As Lain leaves this stronghold, she travels to the inner city on the local train. But the cacophony of voices and noises is a racket she detests and she finds closer identification with the telephone poles and wires she passes. She reaches her school and her vision begins to blur as everything is enveloped in white. ‘Everybody, hurry…’
Once in class, we find one of her peers is crying as other girls try and console her. The girl who killed herself in the episode’s coda, Yomoda Chisa, has supposedly been sending e-mails to her classmates from beyond the grave. Lain is asked if she too has received these messages, but not being very computer-savvy or interested she hasn’t even checked her inbox. As class begins, Lain’s vision blurs once more and the chalk-board dissolves into a fragmented indecipherable mess of code. A spectral sort of steam-like material emits from Lain’s fingertips- unbeknownst to her classmates- and circles about the room above their heads. ‘What’s it like when you die?’ ‘It really hurts :)’
Lain returns home at the end of the day to an empty house barely populated with sparse pieces of furniture. The sanitation of the outside world even reaches into the confines of this space, which is free when devoid of fellow travelers, but constricting when used as the way-station for sleep between days of monotonous work and schooling. Lain’s room is empty except for a small desk, a chair, a futon, and window lined with a row of stuffed animals. She has an old computer (which is quite modern by our own 2018 standards) that has a limited operating power, but functions through voice activation. Lain turns it on manually, then logs in through voice recognition software.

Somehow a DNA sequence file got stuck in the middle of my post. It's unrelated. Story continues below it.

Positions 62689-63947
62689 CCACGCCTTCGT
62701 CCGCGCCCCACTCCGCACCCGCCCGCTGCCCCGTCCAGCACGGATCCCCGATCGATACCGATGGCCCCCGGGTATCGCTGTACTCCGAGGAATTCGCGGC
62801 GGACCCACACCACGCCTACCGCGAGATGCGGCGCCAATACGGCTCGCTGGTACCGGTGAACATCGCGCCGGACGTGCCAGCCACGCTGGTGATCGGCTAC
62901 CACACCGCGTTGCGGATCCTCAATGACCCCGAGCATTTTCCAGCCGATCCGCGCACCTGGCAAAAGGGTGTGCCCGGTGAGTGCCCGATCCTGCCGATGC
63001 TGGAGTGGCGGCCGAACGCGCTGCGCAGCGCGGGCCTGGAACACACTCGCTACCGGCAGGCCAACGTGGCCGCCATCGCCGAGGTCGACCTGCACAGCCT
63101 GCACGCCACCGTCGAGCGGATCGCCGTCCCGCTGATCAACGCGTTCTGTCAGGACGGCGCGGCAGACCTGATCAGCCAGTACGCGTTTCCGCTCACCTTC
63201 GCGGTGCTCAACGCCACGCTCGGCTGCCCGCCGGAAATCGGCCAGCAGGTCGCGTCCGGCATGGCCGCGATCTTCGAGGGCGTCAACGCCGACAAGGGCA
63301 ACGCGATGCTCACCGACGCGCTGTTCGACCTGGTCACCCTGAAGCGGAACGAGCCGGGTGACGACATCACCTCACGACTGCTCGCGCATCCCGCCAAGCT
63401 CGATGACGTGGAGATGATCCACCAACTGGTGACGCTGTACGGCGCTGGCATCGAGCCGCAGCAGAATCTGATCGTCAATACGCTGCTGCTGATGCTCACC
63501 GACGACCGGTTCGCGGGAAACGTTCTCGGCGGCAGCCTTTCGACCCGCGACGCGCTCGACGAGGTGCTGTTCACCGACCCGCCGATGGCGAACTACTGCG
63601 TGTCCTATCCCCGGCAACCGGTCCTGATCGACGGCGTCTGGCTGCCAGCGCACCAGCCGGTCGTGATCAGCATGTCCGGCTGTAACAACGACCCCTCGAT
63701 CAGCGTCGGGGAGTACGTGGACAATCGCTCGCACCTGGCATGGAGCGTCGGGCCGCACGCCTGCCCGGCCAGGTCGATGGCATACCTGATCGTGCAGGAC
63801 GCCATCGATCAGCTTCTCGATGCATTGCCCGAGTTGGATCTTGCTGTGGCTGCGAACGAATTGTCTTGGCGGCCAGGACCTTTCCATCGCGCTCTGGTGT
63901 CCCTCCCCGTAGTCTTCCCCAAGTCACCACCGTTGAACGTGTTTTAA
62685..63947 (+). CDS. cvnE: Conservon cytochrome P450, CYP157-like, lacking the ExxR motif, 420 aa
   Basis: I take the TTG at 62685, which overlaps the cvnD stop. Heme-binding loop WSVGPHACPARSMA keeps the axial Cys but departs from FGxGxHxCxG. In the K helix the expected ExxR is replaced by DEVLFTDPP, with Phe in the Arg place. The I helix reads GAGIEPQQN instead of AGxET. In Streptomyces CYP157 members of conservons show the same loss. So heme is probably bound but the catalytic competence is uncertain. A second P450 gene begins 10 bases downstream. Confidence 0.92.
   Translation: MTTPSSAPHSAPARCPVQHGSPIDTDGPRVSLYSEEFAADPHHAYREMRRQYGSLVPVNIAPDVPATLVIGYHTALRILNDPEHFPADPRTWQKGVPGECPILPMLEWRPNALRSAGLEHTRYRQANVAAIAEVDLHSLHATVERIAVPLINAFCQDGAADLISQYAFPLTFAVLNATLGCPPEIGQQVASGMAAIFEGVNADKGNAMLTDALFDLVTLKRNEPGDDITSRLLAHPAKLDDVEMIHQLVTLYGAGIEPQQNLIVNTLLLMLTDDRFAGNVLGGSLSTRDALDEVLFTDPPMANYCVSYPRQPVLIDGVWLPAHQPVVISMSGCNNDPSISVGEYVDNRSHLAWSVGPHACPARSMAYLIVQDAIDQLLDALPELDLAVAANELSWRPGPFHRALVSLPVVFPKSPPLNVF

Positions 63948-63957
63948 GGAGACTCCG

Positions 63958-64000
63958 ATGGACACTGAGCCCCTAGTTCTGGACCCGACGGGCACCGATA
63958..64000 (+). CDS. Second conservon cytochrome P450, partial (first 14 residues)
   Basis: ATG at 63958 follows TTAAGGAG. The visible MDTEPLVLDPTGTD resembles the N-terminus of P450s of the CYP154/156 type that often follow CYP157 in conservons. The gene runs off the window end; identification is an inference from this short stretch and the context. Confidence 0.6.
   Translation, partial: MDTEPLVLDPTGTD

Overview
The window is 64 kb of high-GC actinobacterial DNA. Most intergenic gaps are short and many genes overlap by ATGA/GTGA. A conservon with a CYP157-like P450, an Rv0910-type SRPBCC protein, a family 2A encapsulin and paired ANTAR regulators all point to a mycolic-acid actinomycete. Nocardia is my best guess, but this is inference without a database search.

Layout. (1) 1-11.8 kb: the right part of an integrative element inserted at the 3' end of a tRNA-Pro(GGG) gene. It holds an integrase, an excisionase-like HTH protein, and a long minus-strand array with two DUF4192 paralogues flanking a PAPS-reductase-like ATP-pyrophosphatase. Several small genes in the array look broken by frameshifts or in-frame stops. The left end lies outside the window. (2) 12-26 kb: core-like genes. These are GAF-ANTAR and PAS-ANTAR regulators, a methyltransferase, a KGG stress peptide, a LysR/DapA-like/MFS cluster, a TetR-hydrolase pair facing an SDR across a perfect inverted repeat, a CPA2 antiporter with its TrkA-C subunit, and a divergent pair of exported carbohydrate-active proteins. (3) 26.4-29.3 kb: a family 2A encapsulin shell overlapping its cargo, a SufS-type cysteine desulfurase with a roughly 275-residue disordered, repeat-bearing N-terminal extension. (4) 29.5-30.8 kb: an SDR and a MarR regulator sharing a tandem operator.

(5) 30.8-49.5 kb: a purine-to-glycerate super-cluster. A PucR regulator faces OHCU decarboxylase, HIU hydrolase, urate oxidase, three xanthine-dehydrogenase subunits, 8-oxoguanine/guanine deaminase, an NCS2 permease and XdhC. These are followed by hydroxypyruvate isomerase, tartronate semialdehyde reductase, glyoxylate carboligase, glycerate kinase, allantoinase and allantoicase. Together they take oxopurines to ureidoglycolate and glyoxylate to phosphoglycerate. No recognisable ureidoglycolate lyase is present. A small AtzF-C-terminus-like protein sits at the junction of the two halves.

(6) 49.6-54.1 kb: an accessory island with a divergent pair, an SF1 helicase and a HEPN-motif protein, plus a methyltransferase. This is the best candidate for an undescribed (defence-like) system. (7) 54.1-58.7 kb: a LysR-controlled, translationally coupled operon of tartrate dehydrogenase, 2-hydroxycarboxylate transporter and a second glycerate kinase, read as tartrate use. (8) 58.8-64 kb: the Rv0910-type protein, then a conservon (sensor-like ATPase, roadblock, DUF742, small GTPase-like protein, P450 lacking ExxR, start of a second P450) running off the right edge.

She has a message from Yomoda Chisa: ‘Hello, how are you?’ Lain answers and initiates an instantaneous conversation with Chisa who responds automatically through the computer’s voice software. She explains that she and Lain walked home together just once in their lives, that she has only given up her body to explain to others that she is really alive, and that she believes everyone will come to understand her more fully soon enough. Lain asks Chisa why she died, but receives no answer, only more cryptic messages. Chisa claims that she is not a prankster and that she is indeed the Chisa who Lain once knew. ‘God is here.’ ~Chisa. The conversation ends as Lain is visibly shaken from the dialogue.
At dinner that night with her family, everyone is relatively silent. Lain’s older sister leaves early and Lain tells her mother that she spoke to the dead girl online. Her mother doesn’t respond to this verbally or even with a minor physical tick. Lain eats and removes herself, returning back into her spacious den and donning her bear kigurumi. When her father returns home, she asks him if he will buy her a new Navi (the term for the advanced computers in Lain’s world). He pontificates about how the real world and the Wired are both domains in which people connect in powerful ways. Just as society functioned for millenia through connections in the real world, so too will society function through the Wired.